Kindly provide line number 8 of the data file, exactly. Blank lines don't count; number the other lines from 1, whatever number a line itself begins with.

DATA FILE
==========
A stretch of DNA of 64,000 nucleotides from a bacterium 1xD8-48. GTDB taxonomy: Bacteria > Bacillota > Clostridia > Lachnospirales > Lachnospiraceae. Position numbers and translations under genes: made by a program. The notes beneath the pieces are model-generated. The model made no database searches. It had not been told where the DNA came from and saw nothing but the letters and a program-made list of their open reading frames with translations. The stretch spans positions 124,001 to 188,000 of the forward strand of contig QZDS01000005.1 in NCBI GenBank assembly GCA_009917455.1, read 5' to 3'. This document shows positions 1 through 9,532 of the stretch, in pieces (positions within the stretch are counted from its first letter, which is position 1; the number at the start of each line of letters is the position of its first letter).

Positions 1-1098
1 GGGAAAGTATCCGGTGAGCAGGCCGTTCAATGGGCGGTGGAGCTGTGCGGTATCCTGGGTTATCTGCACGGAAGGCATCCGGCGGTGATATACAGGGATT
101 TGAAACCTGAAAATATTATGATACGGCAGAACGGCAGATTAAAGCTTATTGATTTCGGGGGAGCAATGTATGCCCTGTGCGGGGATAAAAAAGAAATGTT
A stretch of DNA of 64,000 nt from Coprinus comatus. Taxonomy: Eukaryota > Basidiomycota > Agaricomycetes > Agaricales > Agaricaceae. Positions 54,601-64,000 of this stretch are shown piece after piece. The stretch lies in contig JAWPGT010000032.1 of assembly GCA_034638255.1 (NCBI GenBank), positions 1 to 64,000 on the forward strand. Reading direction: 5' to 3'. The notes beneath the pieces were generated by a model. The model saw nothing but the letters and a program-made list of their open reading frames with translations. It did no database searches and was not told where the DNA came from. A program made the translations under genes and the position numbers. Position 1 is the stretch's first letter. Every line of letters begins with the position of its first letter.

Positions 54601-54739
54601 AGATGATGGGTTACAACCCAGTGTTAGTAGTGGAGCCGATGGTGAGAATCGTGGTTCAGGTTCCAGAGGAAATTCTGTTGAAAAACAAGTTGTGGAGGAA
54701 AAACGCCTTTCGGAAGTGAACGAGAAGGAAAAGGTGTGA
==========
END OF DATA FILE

54701 AAACGCCTTTCGGAAGTGAACGAGAAGGAAAAGGTGTGA